Important Rules/ Facts about Radar
Inverse Square Rule
The inverse square rule states that the decrease in strength of a radar signal is inversely proportional to the square of the change in distance from the antenna.
Contour Lines of Equal Sensitivity
The contour lines of equal sensitivity rule states that the strongest reflected signal is determined by the location of the target vehicle to the main power beam. To better understand contour lines of equal sensitivity it is helpful to review all beam reflection rules. The inverse square rule demonstrated that the distance from the radar determined the strength of the reflected signal. We also learned from lines of equal sensitivity that two vehicles of equal size, located at an equal distance from the axis of the main beam, will reflect a radar signal equally. However, if two identical vehicles are positioned so that one vehicle is located directly along the main power axis and one vehicle is located at the edge of the radar beam, the vehicle located on the main power axis will reflect the stronger signal.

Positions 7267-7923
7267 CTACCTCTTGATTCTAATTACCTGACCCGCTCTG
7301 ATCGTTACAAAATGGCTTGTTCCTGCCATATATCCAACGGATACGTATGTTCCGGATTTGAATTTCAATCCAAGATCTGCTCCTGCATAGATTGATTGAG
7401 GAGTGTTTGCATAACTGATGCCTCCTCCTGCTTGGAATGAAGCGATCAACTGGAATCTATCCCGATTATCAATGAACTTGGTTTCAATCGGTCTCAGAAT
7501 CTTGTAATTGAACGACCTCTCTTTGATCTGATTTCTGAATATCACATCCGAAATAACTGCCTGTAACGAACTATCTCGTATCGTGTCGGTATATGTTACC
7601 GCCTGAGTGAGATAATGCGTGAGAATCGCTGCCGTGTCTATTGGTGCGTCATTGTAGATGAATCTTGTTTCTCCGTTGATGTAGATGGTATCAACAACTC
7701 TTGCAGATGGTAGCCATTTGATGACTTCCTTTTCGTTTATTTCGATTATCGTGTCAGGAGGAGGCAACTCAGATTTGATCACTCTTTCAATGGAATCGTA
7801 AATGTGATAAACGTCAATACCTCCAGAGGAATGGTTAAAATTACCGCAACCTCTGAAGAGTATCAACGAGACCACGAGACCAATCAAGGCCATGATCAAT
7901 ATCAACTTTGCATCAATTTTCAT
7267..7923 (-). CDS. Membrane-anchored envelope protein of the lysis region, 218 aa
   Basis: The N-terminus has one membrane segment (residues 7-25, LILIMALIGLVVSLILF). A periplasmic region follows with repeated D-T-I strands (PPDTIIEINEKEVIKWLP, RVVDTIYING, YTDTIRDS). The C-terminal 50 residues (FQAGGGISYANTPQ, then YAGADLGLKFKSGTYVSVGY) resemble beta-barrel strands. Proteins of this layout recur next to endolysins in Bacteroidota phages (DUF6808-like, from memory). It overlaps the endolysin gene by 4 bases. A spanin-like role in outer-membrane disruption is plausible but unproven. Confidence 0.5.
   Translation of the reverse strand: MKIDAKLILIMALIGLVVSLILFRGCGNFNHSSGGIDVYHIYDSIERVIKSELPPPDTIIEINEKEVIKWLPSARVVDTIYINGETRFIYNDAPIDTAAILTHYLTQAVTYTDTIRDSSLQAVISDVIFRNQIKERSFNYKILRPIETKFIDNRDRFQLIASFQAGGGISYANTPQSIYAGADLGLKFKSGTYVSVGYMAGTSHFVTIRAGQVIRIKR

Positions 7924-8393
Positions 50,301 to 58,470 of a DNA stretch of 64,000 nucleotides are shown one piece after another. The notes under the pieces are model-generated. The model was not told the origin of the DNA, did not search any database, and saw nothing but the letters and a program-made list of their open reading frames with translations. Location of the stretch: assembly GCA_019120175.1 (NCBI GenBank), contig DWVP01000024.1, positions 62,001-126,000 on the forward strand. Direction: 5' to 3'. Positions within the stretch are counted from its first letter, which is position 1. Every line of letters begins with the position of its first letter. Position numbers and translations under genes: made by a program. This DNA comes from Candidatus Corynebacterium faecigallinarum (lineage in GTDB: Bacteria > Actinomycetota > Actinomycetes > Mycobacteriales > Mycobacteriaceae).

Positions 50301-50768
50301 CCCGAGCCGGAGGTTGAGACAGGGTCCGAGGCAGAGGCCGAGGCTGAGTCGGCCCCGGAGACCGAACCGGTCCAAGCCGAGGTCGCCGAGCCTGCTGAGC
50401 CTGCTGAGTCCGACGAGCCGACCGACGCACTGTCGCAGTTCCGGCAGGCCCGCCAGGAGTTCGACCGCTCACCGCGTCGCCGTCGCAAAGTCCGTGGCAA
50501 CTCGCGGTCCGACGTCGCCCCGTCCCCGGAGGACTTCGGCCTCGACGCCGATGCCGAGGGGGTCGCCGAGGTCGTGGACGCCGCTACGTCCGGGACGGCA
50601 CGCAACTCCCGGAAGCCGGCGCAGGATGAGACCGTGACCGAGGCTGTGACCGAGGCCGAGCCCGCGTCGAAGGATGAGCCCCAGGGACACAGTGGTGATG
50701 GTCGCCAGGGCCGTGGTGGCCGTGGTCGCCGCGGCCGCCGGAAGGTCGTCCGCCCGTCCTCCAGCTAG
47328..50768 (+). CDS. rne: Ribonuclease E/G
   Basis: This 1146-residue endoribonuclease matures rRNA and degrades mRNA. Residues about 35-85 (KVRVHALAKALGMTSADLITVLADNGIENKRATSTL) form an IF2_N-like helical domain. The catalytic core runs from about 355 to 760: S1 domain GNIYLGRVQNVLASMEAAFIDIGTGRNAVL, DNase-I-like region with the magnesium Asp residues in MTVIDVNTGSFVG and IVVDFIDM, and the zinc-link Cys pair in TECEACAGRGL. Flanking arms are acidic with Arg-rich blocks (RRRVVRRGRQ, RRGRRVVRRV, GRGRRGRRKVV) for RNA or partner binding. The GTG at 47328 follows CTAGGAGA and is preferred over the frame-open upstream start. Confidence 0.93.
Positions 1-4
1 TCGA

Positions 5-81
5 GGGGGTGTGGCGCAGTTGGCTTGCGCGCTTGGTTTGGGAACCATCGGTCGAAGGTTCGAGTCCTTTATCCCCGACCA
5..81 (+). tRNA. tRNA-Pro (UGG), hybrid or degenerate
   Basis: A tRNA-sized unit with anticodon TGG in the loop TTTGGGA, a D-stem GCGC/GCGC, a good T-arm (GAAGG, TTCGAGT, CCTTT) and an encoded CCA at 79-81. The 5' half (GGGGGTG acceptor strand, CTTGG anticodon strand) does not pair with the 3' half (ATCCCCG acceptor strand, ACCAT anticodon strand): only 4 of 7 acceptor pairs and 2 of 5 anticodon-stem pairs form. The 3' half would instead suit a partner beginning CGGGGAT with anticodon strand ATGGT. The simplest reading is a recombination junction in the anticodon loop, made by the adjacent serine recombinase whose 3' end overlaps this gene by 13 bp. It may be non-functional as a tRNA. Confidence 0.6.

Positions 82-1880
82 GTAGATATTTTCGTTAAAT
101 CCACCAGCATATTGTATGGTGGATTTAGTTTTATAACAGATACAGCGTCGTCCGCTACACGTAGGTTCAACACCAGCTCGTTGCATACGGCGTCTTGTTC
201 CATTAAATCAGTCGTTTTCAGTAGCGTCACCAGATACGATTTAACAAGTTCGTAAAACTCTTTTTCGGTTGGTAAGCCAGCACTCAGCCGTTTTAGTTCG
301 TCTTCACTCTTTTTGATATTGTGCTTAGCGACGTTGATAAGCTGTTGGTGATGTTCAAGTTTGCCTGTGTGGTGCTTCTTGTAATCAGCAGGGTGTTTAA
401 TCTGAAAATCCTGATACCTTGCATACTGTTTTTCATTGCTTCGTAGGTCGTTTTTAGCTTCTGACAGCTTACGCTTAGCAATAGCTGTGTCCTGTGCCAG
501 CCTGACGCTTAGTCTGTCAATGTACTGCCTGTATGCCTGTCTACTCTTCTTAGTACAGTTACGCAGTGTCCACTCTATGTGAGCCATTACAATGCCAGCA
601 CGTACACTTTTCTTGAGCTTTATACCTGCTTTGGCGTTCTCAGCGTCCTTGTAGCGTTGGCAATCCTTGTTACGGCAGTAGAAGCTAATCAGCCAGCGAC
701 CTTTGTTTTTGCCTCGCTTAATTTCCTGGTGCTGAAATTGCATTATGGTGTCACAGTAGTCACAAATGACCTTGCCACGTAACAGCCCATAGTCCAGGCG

Beam Range Sensitivity
As mentioned earlier, the radar beam will continue outward from the radar antenna for an indefinite distance. In reality the beam range as referred to in this manual is that distance where the radar signal may be reflected from an object and then accurately received by the radar antenna. All radar manufacturers specify the range of their radars within these specifications. Nevertheless, the radar range will vary considerably due to several conditions. Atmospheric conditions such as rain, snow, and fog will decrease the effective range of the beam of energy. Terrain such as hills, curves, fences, and buildings will obviously affect the radar signal. Large volumes of traffic or stronger reflective signals may also reduce the effective range of the radar.
Most modern radars have a sensitivity adjustment to control the beam range.
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